Machines for the food processing industry
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Steam Peeling  -  Mechanical Peeling in Small-scale, Medium-sized and Large-scale Industrial Enterprises

- Where to Apply which Peeling Methods?


The functioning of peeling methods

During steam peeling the fruits to be peeled are exposed for a short time to high temperatures in a pressure vessel. After that, the nearly loose skins are abraded and/or washed off by means of other machines connected behind. The surface of the peeled fruit is smooth. However, this surface layer consists of a "cooking ring" which is more or less thick, due to the short but intensive heat effect. This "cooking ring" (appr. 2-4 mm deep) consists of the parboiled, "half-cooked" layer, i.e. this layer is not raw anymore.

On mechanical peeling the skins of the fruit are abraded by means of rough or fine carborundum granulation or by a blade peeling machine with blades. "Cooking rings" are avoided. The surface of the peeled fruits can have - depending on the carborundum granulation - a rough or very smooth appearance. - Mechanical peeling is carried out in continuously working "roller peeling machines" or in so-called "batch peelers". In case of cutting with blade peeling machines a smooth blade cut results.

Application fields of steam peelers

On account of the high investment costs (a steam generator is required, too), steam peelers are generally used in Western Europe, if large quantities of fruits (from 7.5 to 20 tons/hr) have to be peeled, with little floor space being available. But this method is chosen only in those cases where the "cooking ring" is irrelevant for the quality of the final product.

This "cooking ring" is unacceptable for the potato chips industry (GB: crisps), because it affects the appearance of the final product. That's why one works with mechanical peelers in the potato chips industry, whereas the French fries producers (GB: chips) use steam peelers if high throughputs are required.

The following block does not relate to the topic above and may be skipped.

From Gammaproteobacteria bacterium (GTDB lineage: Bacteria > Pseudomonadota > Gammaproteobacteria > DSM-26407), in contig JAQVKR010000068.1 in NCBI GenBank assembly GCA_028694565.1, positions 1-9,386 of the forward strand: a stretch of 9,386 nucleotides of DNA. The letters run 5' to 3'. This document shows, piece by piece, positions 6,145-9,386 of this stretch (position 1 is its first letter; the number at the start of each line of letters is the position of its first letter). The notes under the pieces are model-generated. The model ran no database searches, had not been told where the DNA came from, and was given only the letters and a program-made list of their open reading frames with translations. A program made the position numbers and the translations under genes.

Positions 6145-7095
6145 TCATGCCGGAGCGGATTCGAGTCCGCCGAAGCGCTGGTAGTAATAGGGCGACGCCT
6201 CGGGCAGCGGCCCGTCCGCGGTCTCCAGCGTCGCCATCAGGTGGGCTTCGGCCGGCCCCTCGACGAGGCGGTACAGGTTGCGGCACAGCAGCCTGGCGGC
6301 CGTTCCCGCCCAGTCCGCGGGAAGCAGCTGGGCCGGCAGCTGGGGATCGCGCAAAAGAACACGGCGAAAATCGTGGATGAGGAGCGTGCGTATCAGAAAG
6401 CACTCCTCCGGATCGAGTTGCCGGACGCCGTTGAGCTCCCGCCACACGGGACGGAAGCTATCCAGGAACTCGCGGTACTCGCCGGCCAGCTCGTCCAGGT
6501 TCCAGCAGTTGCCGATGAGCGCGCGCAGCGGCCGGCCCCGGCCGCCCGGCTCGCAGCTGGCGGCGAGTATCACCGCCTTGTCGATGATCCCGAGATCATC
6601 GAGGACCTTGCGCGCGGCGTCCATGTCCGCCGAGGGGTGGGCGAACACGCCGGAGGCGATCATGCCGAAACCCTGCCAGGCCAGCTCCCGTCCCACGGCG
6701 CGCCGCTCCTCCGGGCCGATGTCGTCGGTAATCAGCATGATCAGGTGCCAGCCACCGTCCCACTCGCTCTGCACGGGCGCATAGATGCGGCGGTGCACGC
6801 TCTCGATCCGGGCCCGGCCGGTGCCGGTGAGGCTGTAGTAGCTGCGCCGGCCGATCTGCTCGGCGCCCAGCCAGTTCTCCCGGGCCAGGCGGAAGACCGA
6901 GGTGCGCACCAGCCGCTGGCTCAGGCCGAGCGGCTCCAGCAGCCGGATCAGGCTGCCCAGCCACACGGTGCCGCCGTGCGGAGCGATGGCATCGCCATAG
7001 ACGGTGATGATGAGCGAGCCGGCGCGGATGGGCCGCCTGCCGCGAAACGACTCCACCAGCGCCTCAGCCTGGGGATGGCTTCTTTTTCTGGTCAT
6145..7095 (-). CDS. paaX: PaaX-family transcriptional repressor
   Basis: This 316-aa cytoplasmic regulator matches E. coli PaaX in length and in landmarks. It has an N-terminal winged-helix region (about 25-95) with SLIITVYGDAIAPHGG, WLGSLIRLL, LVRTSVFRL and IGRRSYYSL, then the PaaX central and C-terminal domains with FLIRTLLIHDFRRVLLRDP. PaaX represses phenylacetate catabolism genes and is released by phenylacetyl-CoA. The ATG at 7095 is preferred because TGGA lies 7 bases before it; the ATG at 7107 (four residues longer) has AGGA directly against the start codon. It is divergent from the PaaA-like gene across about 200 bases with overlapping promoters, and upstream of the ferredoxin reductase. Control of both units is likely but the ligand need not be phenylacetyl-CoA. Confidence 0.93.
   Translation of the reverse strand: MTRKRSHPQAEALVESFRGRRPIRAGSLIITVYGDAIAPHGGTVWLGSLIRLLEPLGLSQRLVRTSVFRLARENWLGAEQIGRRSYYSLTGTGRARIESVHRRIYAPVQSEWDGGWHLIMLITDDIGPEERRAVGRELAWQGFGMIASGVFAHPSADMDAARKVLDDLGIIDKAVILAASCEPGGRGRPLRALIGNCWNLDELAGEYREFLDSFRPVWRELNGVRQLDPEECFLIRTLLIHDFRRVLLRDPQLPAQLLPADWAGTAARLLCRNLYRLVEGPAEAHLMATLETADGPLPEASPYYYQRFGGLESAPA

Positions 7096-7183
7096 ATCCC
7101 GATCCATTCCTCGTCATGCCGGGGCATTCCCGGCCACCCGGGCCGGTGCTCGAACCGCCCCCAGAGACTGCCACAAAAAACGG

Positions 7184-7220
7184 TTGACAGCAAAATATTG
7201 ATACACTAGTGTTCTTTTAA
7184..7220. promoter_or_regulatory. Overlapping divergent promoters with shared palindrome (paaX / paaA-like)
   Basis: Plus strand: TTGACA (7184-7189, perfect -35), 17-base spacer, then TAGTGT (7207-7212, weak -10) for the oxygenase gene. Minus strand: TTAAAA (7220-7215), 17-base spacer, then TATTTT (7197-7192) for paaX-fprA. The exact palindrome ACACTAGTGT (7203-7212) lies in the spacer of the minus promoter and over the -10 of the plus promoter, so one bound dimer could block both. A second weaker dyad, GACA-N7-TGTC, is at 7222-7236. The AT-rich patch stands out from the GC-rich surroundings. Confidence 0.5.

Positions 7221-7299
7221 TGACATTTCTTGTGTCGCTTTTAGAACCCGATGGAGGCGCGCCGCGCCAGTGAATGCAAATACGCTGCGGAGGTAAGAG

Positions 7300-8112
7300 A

Steam peelers are also preferred for difficult small and fine products, i.e. for cucumbers, Paris carrots and finger-thick carrots.

Application fields for mechanical peeling machines

Nowadays there are roller peeling machines with high capacities available (dimensions inner space abt. 3 m in length, diameter of screw conveyor up to 1.5 m). With these machines one can achieve considerable throughputs, up to 5 tons of raw goods per big machine. Capacities are, however, lower than those of steam peeling plants.

The following fruit can be excellently peeled in roller peelers: potatoes, carrots, celery roots, beetroot (cooked or uncooked), turnips, kohlrabi and other tubers and root vegetables. Some subtropical and tropical fruits, too, can be peeled mechanically.

The peeled fruit can have a very smooth appearance.

Mechanical peeling technology has to be used, at any rate, in the following cases: in the potato chips industry (GB: crisps) and in the catering section, in industrial potato peeling plants, where potatoes for big canteens, restaurants etc. are peeled. Here, the "cooking ring" would cause a hardening of the peeled potatoes, i.e. a "second skin" which would incur the displeasure of the end user, e.g. the guest in a restaurant.

Here is a true story regarding this matter: the social director of a renowned German chemical enterprise (12.000 servings a day for the personnel) purchased years ago a steam peeling plant for the big canteen of the factory. Due to the "second skin" ("cooking ring"), the guests in the factory-owned restaurant had difficulties in dividing the potatoes on the plates with their forks. The fork would not penetrate the "second skin" as easily as that. It often happened that the potatoes with the gravy slipped from the plate, smudging visitors' clothes. This also happened in the factory-owned restaurant for the high executives of the enterprise and their guests. - The social director was fired. A mechanically working peeling plant was installed by our firm.